On Thursday, May 26, 2016 at 5:30pm, New Winston Museum will present the Salon Series panel discussion, “Civil Rights Activism in Winston-Salem: School Integration.”
Integration of the schools in Winston-Salem officially began after the federal mandate established by the Brown v. Board of Education decision. Ms. Gwendolyn Bailey became the first black student to attend R.J. Reynolds High School in 1957. This, however, only marked the end of de jure segregation as black students continued to attend primarily black schools and white students continued to attend primarily white schools. Though it was difficult and complicated, integration can be considered a success because it got black and white students in the classroom together. There are still people who debate the benefits and the pitfalls of school integration, but either way, it shaped the face of Winston-Salem and Forsyth County today.
Special guests will be Daisy Chambers, the first black teacher on the faculty at Clemmons Elementary in 1964; Ms. Norma Corley, one of three black students assigned to integrate the formerly all-white Easton Elementary School in 1958; and Dr. Kenneth Simington, a student at Carver Elementary School in 1970 and currently the assistant superintendent for instructional and student services with WSFC Schools. The panel will be moderated by Alex Harris, a Salem College student and North Carolina native. This event is the second of a three-part salon series on twentieth century civil rights activism in Winston-Salem. The final program on June 23rd will focus on the Black Panthers movement in Winston-Salem.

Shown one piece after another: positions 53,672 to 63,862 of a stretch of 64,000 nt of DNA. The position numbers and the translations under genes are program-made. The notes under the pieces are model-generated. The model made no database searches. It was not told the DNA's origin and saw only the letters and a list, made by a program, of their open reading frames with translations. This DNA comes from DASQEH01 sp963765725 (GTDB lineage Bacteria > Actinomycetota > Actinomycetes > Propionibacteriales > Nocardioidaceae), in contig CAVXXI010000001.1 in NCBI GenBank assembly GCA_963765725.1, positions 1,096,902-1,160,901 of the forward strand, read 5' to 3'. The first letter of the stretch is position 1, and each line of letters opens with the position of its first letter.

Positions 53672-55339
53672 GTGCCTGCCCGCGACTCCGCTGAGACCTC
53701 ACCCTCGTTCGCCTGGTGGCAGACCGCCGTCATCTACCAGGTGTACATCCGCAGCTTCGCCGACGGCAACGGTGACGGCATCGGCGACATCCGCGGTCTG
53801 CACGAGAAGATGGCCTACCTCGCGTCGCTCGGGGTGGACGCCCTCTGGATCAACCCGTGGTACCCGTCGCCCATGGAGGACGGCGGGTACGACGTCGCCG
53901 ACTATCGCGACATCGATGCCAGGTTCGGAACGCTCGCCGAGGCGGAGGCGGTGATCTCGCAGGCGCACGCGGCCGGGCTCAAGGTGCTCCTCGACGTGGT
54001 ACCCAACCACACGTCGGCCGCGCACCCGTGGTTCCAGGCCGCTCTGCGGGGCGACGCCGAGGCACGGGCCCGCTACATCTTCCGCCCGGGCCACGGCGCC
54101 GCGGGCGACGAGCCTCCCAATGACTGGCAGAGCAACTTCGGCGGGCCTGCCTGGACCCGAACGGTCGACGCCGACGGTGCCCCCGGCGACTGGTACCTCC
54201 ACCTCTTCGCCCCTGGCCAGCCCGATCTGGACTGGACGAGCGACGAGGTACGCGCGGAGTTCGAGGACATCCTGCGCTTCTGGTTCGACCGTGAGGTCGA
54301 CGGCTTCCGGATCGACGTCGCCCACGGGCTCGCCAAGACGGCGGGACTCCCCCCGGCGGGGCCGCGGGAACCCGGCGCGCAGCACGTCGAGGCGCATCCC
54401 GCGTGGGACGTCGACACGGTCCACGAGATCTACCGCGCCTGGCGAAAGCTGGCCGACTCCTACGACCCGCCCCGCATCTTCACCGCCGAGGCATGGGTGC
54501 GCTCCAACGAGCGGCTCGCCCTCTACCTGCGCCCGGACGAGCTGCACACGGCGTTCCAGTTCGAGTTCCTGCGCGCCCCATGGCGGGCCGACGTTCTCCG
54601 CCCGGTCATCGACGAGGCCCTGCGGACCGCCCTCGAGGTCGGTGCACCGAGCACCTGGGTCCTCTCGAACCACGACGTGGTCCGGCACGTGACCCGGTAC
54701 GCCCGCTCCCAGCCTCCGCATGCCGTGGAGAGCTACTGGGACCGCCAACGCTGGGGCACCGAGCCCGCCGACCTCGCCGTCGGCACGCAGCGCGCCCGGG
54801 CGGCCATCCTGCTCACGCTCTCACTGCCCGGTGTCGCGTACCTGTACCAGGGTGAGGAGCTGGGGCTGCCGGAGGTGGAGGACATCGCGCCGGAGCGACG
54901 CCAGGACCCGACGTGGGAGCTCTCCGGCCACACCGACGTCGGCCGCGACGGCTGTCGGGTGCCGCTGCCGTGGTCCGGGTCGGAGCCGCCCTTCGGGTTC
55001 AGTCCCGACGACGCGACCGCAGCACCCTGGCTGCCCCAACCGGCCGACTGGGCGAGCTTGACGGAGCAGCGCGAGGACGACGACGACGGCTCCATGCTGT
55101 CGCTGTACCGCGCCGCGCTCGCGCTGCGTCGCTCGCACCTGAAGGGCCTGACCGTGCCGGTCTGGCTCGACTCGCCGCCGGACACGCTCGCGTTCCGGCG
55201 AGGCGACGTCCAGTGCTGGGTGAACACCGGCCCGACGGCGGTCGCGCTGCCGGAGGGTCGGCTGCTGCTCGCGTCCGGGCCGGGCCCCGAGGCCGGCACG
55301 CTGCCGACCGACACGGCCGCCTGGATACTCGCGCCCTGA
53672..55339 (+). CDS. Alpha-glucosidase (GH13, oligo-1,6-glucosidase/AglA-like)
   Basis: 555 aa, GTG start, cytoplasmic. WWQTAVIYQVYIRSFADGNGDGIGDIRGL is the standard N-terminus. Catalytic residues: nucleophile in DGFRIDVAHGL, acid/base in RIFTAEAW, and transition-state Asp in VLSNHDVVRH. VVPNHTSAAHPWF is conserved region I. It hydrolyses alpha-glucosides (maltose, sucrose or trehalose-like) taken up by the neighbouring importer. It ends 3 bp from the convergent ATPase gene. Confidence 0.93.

This event is free and open to the public. New Winston Museum is located at 713 S. Marshall Street, Winston-Salem. Additional parking is available in the Old Salem Visitors Center lot.
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